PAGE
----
Sometimes folks like to have a UV filter on their lens for protection against scratches.

5. Try different angles, viewpoints, portrait versus landscape. You're bound to like one better than the rest, and you'll be glad you tried different ideas. When looking through the viewfinder, try and frame your subject. Look to see where the eye will go when the picture is finished. If there is motion, leave some of the frame open to allow the eye to see where the subject is moving towards.

6. For composition, think about the Rule of Thirds. Think of the picture frame divided with three vertical and three horizontal lines. If you can, try and place the subject at one of the four points where these lines intersect.

7. This is my own personal view, I've talked to many who disagree: use black and white film if you know you are looking for black and white prints. I've talked to friends that would rather take the picture with a digital camera and then remove the color with software. Myself, I like being able to load Tri-X film in my camera and not have to worry about spending time at the computer getting the black and white image I'm looking for. I don't have a darkroom, so I bring my film to the camera store and let them develop and print it for me. What could be easier?!

8. Look beyond the subject. Is there a post that looks like it's coming out of the top of your subject's head? Sometimes by moving just a little to the left or right you can easily avoid this. To further isolate your subject, use a wide aperture (smaller number) and/or a telephoto lens. This will create a narrow depth of field, blurring the background and concentrating attention to your subject.

9. Second guess your camera's meter. Sometimes your camera isn't as smart as you would hope it should be. A lot of meters try to expose for a 18% grey scene. When your scene happens to be about 18% grey, this works out well. But if you are taking photos with a very bright background (bright white sky or snow), your camera may try to expose the shot as 18% grey. Try setting your exposure manually. If it's bright daylight, start out with the 'Sunny 16' rule. Set your aperture to f16 and your shutter speed to 1/Film ASA (or ISO setting on digital camera). If you have 200 speed film, set your shutter speed to 1/250. If you are using a digital camera, check what you have set the ISO setting to and adjust your shutter speed accordingly. If you really want the perfect exposure, try bracketing. Take the photograph using a couple of settings above and below what the meter thinks you should be using. That way one of them should be perfect!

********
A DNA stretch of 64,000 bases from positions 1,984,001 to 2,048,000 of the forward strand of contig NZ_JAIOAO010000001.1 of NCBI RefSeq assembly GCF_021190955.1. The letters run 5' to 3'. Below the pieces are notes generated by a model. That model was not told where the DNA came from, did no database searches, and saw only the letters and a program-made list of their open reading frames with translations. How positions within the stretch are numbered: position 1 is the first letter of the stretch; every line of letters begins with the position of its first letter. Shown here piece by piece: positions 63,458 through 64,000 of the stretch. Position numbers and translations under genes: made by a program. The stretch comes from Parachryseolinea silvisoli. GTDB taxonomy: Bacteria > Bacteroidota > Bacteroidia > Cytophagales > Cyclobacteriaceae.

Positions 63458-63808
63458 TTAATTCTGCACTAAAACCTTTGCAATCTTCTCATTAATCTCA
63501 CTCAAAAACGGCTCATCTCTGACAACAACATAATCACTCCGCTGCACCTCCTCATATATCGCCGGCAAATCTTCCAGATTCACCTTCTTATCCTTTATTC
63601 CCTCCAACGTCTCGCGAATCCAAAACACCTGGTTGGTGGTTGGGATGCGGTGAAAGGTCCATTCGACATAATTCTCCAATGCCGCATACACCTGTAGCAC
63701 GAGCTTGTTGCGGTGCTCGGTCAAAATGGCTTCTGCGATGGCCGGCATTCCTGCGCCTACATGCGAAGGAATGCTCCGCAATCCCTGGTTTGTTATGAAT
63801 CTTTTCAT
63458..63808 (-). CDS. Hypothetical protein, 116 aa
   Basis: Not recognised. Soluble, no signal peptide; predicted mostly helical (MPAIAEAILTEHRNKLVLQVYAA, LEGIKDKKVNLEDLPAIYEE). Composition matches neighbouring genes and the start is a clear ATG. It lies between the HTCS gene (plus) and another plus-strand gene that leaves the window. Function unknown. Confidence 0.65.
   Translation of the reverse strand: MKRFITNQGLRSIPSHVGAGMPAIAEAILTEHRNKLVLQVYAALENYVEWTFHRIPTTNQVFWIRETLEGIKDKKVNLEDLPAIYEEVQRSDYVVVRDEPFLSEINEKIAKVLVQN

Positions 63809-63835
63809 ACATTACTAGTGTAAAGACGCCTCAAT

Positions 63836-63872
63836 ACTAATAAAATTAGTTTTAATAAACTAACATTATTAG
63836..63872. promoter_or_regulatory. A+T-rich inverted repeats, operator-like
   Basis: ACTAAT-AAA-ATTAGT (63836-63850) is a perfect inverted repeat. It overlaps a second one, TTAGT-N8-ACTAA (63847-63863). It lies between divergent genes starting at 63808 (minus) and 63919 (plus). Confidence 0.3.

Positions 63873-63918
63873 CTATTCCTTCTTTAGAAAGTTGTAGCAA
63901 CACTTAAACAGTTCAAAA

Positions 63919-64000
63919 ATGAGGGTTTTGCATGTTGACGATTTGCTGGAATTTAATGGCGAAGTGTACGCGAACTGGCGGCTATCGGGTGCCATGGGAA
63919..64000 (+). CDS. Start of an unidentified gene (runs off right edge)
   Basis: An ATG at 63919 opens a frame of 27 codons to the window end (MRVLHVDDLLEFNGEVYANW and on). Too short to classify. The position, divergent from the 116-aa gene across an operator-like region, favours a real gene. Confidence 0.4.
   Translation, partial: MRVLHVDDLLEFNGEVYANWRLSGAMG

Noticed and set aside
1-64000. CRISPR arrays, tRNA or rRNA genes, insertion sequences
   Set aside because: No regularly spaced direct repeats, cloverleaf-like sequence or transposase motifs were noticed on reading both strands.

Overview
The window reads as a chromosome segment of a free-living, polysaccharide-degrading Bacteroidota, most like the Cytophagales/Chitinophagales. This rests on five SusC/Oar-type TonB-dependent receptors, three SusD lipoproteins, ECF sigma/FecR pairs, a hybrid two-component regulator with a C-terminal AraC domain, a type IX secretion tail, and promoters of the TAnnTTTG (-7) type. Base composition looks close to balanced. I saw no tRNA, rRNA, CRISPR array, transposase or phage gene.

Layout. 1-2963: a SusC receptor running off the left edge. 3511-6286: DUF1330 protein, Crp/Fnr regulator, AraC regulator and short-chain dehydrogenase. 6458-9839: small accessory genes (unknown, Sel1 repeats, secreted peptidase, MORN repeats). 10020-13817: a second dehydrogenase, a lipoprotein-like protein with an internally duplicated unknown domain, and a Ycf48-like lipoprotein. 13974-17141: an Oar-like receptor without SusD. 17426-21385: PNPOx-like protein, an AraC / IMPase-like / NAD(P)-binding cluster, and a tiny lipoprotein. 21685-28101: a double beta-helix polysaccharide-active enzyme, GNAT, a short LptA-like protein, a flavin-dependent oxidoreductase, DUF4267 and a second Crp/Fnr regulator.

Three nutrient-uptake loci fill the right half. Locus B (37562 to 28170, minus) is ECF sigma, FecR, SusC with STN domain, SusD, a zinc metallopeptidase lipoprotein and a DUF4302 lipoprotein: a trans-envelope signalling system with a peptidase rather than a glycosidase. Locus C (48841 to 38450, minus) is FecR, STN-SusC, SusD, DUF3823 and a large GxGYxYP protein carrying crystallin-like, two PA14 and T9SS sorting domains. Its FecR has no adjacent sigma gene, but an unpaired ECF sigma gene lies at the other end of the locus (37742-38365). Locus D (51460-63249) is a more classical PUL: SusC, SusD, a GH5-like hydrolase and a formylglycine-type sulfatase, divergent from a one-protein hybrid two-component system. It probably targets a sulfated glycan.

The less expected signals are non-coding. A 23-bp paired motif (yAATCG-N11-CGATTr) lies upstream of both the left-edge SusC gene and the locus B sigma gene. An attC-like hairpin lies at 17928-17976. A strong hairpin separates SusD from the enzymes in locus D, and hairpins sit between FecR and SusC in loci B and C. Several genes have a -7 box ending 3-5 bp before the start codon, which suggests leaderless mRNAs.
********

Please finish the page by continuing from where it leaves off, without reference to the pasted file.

10. Invest in a tripod. This can be beneficial for many different reasons. If you are interested in night photography, this is almost a necessity. But even for scenic landscape photos, or macro photography of flowers, having the camera on a tripod frees you up to adjust the composition, focus and exposure without worrying about holding onto the camera. If your camera doesn't have a cable release, use the self timer to make sure the camera doesn't move for exposures that require the shutter to be open for a while.

Links to other sites (I'll add more as I find them)
Brian Auer has "16 Inspirational Portrait Photography Techniques" here. Browse his site, he has other posts with useful photography tips!
Click here to see 10 Beach Photography tips.
dPS 10 tips for dSLR Users from photographer Thomas Hawk here.